money to invest in even more infrastructure; and that gun violence in
America is out control?
You think they didn’t notice?
Which brings me to the 2022 Winter Olympics, scheduled for China.
A rising number of voices are beginning to suggest that we boycott the
China Games. I have sympathy with that call, as we watch China crush the
infrastructure of democracy in Hong Kong and use incarceration camps to
brutally suppress Uyghur Muslims in Xinjiang with utter indifference to
world opinion. How do we just ignore all that and focus on ice skating?
But here’s the thing: The competition that we really need to focus on
winning is not the 2022 Olympics but the 2025 Olympics.
Oh, you haven’t heard of the 2025 Olympics? They are not on your NBC
calendar? Well, they are on Chinese President Xi Jinping’s calendar. Xi
unilaterally declared the 2025 Olympics in 2015 and suggested that there
would be only two competitors: China and America. It was an initiative
that Xi’s government called “Made in China 2025.”
It was a 10-year plan to modernize China’s manufacturing base by
massively investing government resources to dominate what Xi defined as
the 10 key high-tech industries of the 21st century, and he was
implicitly daring America to go head-to-head.
The industries include artificial intelligence; electric cars and other
new-energy vehicles; 5G telecommunications; robotics; new agricultural
technologies; aerospace and maritime engineering; synthetic materials;
And just a few weeks ago, when China issued its 14th five-year plan, to
run through 2025, Xi basically doubled down on his government’s
investment in “innovation-driven development.” Message to America: We
will try to beat you at your own game so we will never, ever again be
dependent on you for high-tech goods.
My message to China is: Be careful. Some of your diplomats sound awfully
arrogant. As the proverb says: “Pride goeth before destruction, and a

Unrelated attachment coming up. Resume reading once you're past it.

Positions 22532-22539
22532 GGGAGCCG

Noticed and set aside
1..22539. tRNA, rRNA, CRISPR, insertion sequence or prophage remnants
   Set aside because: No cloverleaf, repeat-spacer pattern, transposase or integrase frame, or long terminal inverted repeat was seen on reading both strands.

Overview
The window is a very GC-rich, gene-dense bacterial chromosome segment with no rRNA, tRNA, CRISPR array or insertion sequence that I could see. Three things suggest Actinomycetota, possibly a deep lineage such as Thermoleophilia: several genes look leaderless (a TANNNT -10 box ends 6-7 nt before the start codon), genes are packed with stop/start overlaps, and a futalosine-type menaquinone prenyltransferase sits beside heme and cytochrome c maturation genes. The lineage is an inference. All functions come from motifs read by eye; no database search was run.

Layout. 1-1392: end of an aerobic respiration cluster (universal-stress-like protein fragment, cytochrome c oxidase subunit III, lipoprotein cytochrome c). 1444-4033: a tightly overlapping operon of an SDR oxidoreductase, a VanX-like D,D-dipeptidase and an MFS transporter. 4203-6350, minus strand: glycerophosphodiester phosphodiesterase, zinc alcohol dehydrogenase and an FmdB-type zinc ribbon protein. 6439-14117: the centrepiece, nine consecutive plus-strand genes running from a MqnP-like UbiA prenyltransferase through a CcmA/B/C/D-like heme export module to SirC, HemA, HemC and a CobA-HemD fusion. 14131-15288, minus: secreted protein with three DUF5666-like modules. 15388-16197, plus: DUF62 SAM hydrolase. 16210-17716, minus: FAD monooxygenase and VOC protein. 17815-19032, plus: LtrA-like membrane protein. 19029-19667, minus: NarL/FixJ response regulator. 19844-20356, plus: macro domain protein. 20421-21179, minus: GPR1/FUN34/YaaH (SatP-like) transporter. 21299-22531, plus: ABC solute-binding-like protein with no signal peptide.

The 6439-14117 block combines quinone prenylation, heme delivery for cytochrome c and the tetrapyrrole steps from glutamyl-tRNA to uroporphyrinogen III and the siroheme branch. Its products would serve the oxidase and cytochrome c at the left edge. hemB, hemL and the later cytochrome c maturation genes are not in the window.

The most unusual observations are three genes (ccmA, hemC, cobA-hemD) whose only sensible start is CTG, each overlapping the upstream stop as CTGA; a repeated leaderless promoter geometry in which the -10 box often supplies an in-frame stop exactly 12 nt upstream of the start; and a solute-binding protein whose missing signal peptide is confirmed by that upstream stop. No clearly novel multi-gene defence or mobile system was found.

haughty spirit before a fall.” America still excels in a lot of areas.
But my message to my fellow Americans is: We now have to return to and
commit even more to what was our formula for success.
And that is: educating our workforce up to and beyond whatever
technology demands; building the world’s best infrastructure of ports,
roads and telecommunications; attracting the world’s most energetic and
high-IQ immigrants to enrich our universities and start new businesses;
legislating the best regulations to incentivize risk-taking while
curbing recklessness; and steadily increasing government-funded research
to push out the boundaries of science so our entrepreneurs can turn the
most promising new ideas into startups.
On this front there is some hope, noted McGregor: “Congress has begun
sorting through the hundreds of China bills introduced in the last
Congress to forge bipartisan legislation to invest in science and
technology, R&D and U.S. leadership in the same technologies that China
has declared as the next frontiers.” And President Joe Biden is talking
about spending trillions!
Nothing could be more important. Because good ideas — respect for human
rights, democracy, an independent judiciary, free markets, protection
for minorities — don’t just win in the world because they are good
ideas. They diffuse and are embraced because others see them producing
justice, power, wealth, opportunity and stability in countries that
American ideals infused every global institution in the 20th century
because we were powerful, and we were powerful because more often than
not we implemented our ideals.
But, if we as a country continue to act as we have of late — “dumb as we
want to be” — then our power will be diminished and with it the power of
our ideals. We will have steadily less influence on China and on the
world at large no matter how loudly we chant “USA, USA, USA.” So, let’s
make sure we win the Olympics that count.
Thomas L. Friedman is a regular columnist for The New York Times.